UNESCO defines culture as “the set of distinctive spiritual, material, intellectual and emotional features of society or a social group, that encompasses, not only art and literature but lifestyles, ways of living together, value systems, traditions and beliefs” (UNESCO, 2001). My reading of the above definition is that this refers to national culture (or societal culture). As my lecture shows, earlier work in corporate culture adopts various proxies, one of them is to use the country of origin of the CEO and hence her national cultural values to proxy for how she conducts business (her firm culture). In that sense, national culture of corporate leaders shapes corporate culture.
 Does a strong corporate culture of innovation lead firms to reinvent themselves in response to new and disruptive technologies? Has there been any work on this?
Absolutely. Both Guiso et al. (2015) and Li, Mai, Shen, and Yan (2021) show that innovation is the most common and important corporate value promoted and practiced by firms and industries around us. One defining them of innovation is creativity, directly leading to your hypothesis that firms with strong culture are more likely to engage in innovation and develop disruptive technologies. I am not aware of any work showing this empirically yet.
Kai Li, a Fellow of the Royal Society of Canada (Class of 2022), holds the Canada Research Chair in Corporate Governance and W. Maurice Young Endowed Chair in Finance at the UBC Sauder School of Business, University of British Columbia. She was also Senior Associate Dean, Equity and Diversity between 2015-2021. Dr. Li’s research focuses on the economic consequences of corporate governance mechanisms. Her current research projects explore: (1) gender, competition, and performance, (2) machine learning in finance, and (3) gender and finance. Her research has appeared in Journal of Finance, Journal of Financial Economics, Review of Financial Studies, Journal of Financial and Quantitative Analysis, Management Science, Journal of International Business Studies, and many other leading journals in Finance and Economics. She is the recipient of the UBC Killam Research Award, the Sauder School of Business Research Excellence Award (both junior and senior categories), and the Barclays Global Investors Canada Research Award, a Senior Fellow of the Asian Bureau of Finance and Economic Research, a Research Member of the European Corporate Governance Institute, and a Research Fellow of the FinTech at Cornell Initiative. She is on the Editorial Board of Journal of Financial and Quantitative Analysis, Journal of International Business Studies, Journal of Financial Intermediation, Journal of Financial Stability, and Pacific-Basin Finance Journal. She has also served on the Editorial Board of Review of Financial Studies, Review of Finance, Management Science, Journal of Corporate Finance, Journal of Banking and Finance, and Financial Management. Her research has been featured in Wall Street Journal, New York Times, Washington Post, Financial Times, The Time Magazine, Reuters, CNBC, Bloomberg, Dow Jones Newswire, New Yorker, BBC, BNN, CBC National, CTV National News, National Post, Globe and Mail, U.S. News & World Report, Harvard Business Review, and Yahoo! Finance.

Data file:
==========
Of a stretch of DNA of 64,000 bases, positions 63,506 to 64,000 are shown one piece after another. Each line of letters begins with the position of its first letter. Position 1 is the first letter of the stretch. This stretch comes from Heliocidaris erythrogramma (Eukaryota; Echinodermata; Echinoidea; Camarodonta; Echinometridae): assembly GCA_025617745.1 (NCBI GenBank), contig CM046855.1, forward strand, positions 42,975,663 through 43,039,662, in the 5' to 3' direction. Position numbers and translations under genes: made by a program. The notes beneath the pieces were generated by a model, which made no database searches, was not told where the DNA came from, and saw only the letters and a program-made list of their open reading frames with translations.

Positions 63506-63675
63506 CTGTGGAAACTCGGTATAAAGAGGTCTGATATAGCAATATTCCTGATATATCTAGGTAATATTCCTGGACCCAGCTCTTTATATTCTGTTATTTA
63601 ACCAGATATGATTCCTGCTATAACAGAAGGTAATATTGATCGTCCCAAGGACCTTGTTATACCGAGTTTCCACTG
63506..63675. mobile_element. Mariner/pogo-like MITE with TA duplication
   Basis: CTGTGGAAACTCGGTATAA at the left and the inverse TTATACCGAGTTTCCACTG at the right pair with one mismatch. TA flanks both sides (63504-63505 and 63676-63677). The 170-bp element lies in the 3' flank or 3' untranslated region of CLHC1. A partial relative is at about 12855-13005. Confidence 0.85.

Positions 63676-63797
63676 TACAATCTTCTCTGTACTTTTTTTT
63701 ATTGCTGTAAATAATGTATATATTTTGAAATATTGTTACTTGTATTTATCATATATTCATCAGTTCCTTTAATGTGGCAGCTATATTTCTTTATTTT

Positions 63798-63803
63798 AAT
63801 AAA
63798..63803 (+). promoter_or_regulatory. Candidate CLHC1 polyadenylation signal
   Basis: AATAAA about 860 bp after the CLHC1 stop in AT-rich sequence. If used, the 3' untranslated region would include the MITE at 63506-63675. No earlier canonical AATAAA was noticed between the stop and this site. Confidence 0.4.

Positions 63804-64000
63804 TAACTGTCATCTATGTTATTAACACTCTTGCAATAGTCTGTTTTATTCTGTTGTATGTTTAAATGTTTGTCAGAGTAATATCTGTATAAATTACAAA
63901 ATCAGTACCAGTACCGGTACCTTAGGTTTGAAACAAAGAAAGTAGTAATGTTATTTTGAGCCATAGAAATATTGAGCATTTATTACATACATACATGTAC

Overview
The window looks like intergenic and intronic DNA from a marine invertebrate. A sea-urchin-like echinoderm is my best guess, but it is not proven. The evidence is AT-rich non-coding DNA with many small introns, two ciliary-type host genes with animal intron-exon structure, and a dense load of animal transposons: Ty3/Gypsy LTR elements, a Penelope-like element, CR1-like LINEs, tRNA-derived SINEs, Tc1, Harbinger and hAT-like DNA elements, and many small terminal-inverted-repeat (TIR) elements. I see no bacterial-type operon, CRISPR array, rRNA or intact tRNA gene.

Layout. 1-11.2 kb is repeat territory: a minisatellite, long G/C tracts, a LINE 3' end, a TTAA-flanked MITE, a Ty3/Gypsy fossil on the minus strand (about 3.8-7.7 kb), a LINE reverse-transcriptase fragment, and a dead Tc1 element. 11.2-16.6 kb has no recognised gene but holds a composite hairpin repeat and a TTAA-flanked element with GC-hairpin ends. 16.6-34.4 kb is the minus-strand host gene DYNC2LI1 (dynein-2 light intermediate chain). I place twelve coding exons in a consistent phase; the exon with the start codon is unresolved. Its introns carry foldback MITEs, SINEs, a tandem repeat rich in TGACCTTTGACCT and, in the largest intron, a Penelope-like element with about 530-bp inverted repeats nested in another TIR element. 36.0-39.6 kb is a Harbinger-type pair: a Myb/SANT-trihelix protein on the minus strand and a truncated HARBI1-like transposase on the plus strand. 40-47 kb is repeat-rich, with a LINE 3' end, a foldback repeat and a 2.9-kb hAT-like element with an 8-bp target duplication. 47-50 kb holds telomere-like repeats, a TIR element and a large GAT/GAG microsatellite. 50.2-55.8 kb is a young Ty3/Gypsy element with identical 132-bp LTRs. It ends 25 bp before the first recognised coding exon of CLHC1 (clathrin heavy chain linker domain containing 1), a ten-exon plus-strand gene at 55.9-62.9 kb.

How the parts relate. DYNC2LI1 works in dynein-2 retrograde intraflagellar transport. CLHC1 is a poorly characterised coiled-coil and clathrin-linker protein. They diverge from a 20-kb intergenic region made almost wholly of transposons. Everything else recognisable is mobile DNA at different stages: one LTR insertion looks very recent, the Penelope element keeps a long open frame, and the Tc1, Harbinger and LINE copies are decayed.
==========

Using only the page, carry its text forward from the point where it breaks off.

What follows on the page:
For further information on the webinar please contact Professor Jun Yang, Director of the Institute for Corporate Governance at email@example.com.